Cycling in London in recent years has become one of the most popular modes of transport. There has been an 117% rise in cycle journeys since the year 2000. London is often congested with conventional transport, such as buses and cars, which makes getting around quite impossible at times. On a bicycle a commuter has more freedom, and is able to miss a lot of the usual traffic woes experienced by other commuters. Although cycling is much healthier and more ecologically sound, cyclists do have dangers that are not always so apparent. In 2011 sixteen cyclists were killed in London, with 80% of those involving heavy goods vehicles. But who is to blame for deaths such as these? Is it the cyclist or the drivers?

This project is an observation of cycling habits in London. Throughout the project it has been amazing to see that a great majority of cyclists are quite oblivious to the dangers they put themselves in. Left turning vehicles kill the majority of cycle commuters. Riding into blind spots of larger vehicles and not being seen unfortunately results in often-fatal incidents. A scheme set up by the metropolitan police cycle task force, ‘Exchanging Places’, is slowly educating cyclists on the dangers of heavy goods vehicles. The general opinion of the members of the task force is that the lack of experience and knowledge of road rules is chiefly to blame. Due to cyclist not having to pass a test to ride on the roads, knowledge of road rules is often lacking and frequently ignored. It is hoped that by educating people on dangers, the amount of fatalities on London roads will decrease.

The most predominate cycling campaign group in London is LCC (London Cycling Campaign). Their ethos is to make London a safer and healthier place to live by introducing more people to cycling. There main campaign at the moment is called ‘Go Dutch’. This campaign centers itself on showing the London mayor candidates that a large number of Londoners want to see safer cycling infrastructure in place. It would be good to see more cyclists on the roads, but if cyclists have no idea of the road rules and procedures, are more people putting themselves at risk? The infrastructure that the LCC would like to see is a greater number cycle only lanes and transformation of major junctions to make them safer for cyclists.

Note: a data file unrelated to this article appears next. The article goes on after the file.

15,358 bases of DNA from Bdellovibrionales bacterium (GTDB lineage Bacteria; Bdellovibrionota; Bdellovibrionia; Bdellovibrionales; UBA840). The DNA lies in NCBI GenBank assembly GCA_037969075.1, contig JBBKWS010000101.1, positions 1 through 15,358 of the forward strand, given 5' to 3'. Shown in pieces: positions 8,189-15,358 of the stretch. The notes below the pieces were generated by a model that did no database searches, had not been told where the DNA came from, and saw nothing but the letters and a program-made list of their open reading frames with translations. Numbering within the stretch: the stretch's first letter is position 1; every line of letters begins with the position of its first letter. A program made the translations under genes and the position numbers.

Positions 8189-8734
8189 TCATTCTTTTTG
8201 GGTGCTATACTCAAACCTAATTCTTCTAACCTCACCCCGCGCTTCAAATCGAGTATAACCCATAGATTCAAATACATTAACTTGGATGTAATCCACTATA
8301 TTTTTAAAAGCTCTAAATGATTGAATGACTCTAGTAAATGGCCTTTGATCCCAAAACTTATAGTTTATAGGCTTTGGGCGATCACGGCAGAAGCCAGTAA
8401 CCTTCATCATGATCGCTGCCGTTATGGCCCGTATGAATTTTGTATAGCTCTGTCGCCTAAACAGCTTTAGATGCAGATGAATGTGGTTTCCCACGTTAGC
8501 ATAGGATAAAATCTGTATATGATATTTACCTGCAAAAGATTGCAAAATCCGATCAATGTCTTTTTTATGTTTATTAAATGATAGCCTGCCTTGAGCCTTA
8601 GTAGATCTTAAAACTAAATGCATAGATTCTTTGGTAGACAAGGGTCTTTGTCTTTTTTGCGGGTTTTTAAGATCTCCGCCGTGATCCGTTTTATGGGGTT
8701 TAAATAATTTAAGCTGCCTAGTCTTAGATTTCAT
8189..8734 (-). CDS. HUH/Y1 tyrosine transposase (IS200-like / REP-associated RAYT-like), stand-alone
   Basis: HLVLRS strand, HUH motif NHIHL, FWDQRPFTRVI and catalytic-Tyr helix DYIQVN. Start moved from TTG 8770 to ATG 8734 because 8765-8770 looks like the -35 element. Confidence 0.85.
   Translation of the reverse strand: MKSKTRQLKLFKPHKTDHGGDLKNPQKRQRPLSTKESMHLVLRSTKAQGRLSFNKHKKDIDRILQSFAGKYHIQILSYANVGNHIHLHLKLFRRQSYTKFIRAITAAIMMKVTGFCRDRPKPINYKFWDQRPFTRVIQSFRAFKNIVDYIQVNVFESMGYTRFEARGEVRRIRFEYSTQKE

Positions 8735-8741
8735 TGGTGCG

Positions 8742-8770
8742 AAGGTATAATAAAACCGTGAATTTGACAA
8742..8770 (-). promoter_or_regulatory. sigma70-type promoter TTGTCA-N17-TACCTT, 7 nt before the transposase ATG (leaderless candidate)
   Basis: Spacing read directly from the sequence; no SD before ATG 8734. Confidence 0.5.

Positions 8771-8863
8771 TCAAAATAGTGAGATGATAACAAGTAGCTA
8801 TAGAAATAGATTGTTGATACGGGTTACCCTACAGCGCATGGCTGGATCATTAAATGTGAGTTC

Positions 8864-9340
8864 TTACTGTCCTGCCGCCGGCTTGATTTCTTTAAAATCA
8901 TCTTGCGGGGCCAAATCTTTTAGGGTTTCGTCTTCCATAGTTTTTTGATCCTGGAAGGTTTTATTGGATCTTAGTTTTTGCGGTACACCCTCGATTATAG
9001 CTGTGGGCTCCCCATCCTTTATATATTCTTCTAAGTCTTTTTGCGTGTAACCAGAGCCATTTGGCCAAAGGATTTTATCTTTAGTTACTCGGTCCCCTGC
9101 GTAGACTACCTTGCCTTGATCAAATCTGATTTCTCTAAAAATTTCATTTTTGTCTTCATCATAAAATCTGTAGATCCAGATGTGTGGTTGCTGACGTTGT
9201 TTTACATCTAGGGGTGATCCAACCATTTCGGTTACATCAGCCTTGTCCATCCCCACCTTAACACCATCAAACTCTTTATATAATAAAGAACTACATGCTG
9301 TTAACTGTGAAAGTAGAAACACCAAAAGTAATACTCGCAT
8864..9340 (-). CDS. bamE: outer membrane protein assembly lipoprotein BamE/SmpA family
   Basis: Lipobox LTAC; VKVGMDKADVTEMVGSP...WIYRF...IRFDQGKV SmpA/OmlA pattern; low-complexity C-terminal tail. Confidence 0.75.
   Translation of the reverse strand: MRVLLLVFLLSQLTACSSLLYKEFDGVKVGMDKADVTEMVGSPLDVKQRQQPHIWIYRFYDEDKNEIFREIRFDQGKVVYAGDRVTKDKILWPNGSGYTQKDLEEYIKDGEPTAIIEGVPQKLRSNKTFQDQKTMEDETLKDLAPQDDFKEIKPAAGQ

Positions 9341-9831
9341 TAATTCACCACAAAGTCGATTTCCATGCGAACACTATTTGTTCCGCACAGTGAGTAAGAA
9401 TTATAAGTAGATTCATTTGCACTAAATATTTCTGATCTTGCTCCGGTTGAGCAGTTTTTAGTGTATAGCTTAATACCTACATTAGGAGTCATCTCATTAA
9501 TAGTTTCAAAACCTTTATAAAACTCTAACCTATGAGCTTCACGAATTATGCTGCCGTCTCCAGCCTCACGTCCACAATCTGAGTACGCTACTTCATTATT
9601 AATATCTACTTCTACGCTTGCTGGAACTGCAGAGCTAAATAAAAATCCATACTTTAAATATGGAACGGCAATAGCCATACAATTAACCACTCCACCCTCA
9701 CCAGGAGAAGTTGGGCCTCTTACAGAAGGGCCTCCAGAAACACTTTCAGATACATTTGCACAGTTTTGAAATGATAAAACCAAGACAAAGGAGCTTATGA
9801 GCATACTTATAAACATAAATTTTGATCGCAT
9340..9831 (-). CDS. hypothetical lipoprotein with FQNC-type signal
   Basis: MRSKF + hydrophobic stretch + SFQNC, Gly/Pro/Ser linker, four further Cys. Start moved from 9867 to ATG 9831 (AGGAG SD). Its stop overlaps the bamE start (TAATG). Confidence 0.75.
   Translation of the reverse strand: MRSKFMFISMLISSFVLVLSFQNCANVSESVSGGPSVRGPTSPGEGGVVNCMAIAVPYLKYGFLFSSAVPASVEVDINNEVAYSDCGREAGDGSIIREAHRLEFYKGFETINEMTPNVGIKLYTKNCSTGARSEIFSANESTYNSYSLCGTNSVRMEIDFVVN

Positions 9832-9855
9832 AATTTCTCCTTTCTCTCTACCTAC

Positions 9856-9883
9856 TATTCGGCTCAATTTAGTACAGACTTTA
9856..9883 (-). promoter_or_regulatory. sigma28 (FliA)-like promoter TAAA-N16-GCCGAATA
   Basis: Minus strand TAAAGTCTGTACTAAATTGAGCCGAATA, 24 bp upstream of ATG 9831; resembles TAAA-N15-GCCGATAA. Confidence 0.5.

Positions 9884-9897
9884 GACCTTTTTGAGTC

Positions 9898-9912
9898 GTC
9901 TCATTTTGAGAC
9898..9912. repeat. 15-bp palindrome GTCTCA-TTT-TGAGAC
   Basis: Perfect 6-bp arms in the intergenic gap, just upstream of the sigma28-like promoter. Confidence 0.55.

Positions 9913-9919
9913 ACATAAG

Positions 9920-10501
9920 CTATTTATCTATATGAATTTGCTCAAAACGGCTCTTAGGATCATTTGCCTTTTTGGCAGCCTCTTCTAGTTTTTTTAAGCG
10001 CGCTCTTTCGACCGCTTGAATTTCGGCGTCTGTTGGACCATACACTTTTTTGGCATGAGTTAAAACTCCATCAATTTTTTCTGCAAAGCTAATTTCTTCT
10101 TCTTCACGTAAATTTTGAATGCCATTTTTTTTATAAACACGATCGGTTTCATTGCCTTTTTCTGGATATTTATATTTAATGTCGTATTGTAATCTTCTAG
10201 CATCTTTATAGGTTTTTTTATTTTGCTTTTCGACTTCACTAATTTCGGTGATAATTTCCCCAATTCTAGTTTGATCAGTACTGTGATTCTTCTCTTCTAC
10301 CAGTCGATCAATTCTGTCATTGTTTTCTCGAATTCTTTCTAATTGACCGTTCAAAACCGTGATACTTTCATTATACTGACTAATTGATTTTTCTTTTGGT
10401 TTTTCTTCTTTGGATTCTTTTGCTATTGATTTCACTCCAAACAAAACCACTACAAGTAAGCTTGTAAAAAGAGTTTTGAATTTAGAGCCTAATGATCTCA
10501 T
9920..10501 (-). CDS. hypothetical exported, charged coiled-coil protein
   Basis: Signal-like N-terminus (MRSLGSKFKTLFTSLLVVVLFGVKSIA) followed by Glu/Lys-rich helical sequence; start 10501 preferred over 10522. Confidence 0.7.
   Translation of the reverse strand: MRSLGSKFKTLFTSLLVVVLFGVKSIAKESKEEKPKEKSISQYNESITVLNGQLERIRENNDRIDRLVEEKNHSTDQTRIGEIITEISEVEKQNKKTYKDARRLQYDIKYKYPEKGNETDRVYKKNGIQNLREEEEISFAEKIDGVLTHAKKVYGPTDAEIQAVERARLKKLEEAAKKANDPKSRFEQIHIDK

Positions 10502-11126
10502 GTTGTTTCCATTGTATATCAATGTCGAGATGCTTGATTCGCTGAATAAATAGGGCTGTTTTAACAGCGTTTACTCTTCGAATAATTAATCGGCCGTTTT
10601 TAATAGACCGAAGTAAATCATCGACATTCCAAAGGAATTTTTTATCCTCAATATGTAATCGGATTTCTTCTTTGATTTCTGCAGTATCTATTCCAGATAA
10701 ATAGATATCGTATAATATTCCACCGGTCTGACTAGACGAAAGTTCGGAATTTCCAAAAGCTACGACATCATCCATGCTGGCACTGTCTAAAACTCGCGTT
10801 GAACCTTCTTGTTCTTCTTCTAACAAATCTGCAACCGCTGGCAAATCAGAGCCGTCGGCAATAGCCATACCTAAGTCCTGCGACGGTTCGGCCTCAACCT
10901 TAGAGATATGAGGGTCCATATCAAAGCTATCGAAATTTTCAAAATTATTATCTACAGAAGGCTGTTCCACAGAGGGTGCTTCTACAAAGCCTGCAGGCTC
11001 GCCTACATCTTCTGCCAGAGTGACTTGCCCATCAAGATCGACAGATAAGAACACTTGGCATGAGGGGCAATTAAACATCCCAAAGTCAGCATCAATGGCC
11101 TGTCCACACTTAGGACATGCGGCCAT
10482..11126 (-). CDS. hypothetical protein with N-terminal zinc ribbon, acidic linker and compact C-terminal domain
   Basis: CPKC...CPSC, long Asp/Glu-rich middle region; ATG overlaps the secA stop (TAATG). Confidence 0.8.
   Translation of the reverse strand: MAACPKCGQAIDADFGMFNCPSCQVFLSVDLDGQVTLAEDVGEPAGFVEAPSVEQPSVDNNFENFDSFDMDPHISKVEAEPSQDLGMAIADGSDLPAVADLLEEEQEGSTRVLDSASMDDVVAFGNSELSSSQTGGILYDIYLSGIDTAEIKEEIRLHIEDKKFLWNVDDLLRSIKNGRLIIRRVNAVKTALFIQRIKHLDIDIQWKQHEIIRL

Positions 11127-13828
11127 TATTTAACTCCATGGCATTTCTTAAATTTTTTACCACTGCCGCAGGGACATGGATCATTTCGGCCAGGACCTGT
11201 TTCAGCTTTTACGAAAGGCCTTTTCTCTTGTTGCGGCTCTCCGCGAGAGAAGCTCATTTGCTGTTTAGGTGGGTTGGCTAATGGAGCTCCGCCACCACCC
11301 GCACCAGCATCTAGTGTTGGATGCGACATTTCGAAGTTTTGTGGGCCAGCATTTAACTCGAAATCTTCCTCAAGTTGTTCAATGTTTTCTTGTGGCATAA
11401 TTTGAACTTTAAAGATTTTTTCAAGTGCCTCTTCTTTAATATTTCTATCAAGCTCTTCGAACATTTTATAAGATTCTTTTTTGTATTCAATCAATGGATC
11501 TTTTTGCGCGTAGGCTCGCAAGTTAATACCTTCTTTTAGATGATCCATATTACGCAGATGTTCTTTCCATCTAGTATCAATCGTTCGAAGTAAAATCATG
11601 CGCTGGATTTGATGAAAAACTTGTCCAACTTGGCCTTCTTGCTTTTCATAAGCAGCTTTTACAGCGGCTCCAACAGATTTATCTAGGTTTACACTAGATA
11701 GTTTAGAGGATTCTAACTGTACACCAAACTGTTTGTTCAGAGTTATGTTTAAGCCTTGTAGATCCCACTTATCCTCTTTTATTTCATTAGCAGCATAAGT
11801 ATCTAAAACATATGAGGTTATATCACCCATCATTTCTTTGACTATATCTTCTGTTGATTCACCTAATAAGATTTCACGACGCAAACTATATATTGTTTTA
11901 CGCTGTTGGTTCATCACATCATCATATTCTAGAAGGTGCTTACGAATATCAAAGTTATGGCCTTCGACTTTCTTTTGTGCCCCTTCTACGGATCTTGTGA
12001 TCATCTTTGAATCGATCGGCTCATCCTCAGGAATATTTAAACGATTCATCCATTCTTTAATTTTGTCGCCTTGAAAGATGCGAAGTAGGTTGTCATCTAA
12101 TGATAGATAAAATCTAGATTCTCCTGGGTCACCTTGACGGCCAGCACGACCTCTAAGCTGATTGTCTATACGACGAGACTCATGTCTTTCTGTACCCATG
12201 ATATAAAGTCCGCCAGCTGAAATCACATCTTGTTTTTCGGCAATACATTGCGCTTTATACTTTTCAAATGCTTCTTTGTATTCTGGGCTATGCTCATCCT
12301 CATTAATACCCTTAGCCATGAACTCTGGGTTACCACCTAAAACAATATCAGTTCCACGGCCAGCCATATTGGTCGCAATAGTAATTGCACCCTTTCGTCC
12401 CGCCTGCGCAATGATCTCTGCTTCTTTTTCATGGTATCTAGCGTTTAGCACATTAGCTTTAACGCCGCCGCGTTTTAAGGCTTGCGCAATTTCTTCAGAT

From observing the cycling habits in London, the experience within cyclists seems to vary dramatically. Some cyclists do have drivers’ licenses and obey most of the road rules. But there is a minority of cyclists who are unaware of the hazards while cycling. Wearing of headphones listening to music and talking on mobile phones seems to be one of the most regular dangers people put themselves in. By doing actions such as these while cycling the rider is increasing the chances of something happening as they have removed one or more of their senses, which can be useful when riding in a lot of traffic in London.

Most of the blame for cyclists’ deaths are put on lorry drivers. This is because most deaths do occur to cyclists when a lorry is involved. Some lorry drivers do drive irresponsibly, but to drive a lorry in London is not an easy task, and takes a lot of concentration. Keith, a lorry driver from Essex, drives a front axel tipper and loader lorry. These trucks are very common around London, and have claimed some cyclist’s lives. He completes jobs all around London and says the most dangerous times are rush hours. Keith finds that cyclists’ running up the inside of traffic is crazy. He believes road laws need to be consistent for all road users. At the moment, the laws seem to be different between the various modes of transport.

Cyclist numbers in London will continue to increase. Though this increase will most likely multiply the number of cycling related incidents in the capital. The disputes between motor vehicle drivers and cyclists will have to end if resolutions are to be drawn up to make cycling safer. Although some cyclists may not approve, harder enforcement on cyclists’ behavior should be put in place. London roads are dangerous for cyclists’; but from these observations the biggest dangers to cyclists are normally their own actions.

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